A group of psychologists gave a bunch of people a math problem:
Lots of people get this wrong. (That’s not the surprising part.)
Here’s where things get more interesting. They changed the problem into one about gun control: leaving the numbers exactly the same, they posed the problem as one about whether cities that enact gun control laws saw an increase or a decrease in crime. They also surveyed the participants to determine (a) their political views and (b) some sort of measure of their numeracy. In both the skin-rash and gun-control cases, they had two versions of the question, in which all that was switched was the right answer — that is, they interchanged the labels “Rash got better” and “Rash got worse,” leaving all the numbers unchanged.
The top graph is for the skin-rash version of the study. The bottom rash is the gun-control version. In time-honored fashion, red is conservative and blue is liberal.
No big surprises in the skin-rash results (except possibly the suggestion that the curves rise a bit at very low numeracy, but I don’t know how significant that is). The action is all in the lower graph, which indicates the following:
- Both liberals and conservatives are more likely to get the answer right when it accords with their political preconceptions.
- For liberals, there’s a large difference only among the highly numerate — the innumerate do equally badly whichever political valence they see.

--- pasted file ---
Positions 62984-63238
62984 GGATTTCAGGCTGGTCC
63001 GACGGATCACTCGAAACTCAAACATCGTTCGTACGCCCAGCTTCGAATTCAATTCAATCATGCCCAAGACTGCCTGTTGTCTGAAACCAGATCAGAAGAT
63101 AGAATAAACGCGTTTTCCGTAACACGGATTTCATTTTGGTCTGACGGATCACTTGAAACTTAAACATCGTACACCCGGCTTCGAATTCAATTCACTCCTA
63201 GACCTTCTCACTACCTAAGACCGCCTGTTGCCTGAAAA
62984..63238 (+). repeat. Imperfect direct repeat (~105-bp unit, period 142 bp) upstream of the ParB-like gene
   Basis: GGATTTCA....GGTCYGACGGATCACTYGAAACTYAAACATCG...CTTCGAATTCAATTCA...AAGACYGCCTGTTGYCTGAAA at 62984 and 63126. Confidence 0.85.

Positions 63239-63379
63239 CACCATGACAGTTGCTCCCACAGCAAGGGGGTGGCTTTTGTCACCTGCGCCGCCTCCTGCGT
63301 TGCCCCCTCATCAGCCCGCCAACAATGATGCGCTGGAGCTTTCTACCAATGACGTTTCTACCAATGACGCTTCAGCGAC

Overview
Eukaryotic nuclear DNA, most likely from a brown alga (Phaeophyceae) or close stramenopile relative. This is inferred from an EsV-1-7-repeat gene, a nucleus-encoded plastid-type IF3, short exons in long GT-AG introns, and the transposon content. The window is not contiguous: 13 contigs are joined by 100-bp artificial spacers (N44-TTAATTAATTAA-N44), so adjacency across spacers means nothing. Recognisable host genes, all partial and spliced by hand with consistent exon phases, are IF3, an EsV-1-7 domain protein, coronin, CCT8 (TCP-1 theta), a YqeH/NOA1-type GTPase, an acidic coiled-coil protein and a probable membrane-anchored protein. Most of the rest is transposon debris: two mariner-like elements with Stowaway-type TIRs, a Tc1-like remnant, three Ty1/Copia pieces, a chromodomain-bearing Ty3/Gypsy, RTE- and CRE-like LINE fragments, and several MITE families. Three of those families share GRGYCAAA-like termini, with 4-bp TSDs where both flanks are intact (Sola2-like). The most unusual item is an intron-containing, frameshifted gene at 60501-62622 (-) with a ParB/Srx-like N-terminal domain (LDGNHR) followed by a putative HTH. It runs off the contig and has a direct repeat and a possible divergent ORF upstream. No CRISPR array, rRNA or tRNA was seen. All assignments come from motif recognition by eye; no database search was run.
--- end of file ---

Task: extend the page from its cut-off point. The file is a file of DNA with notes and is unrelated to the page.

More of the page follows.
Fact 1 is interesting but not astonishing. Fact 2 is the really fascinating one.
The proposed explanation:
Our first instinct, in all versions of the study, is to leap instinctively to the wrong conclusion. If you just compare which number is bigger in the first column, for instance, you’ll be quickly led astray. But more numerate people, when they sense an apparently wrong answer that offends their political sensibilities, are both motivated and equipped to dig deeper, think harder, and even start performing some calculations—which in this case would have led to a more accurate response.
“If the wrong answer is contrary to their ideological positions, we hypothesize that that is going to create the incentive to scrutinize that information and figure out another way to understand it,” says Kahan. In other words, more numerate people perform better when identifying study results that support their views—but may have a big blind spot when it comes to identifying results that undermine those views.
What’s happening when highly numerate liberals and conservatives actually get it wrong? Either they’re intuiting an incorrect answer that is politically convenient and feels right to them, leading them to inquire no further—or else they’re stopping to calculate the correct answer, but then refusing to accept it and coming up with some elaborate reason why 1 + 1 doesn’t equal 2 in this particular instance. (Kahan suspects it’s mostly the former, rather than the latter.)
The Mother Jones article suggests that “both liberals and conservatives” show effect number 2 — highly numerate people being more biased than less numerate people — but from the graph the effect seems much smaller for the conservatives. It seems to me that the liberals are the ones whose behavior needs explaining.
With that caveat, this explanation may well be right, but I wonder if there might be other effects. Maybe highly numerate liberals differ from less numerate liberals in some other way, such as more strongly-held political views. I’m not necessarily espousing that speicfic explanation; I’m just wondering. I’d be interested to hear other ideas.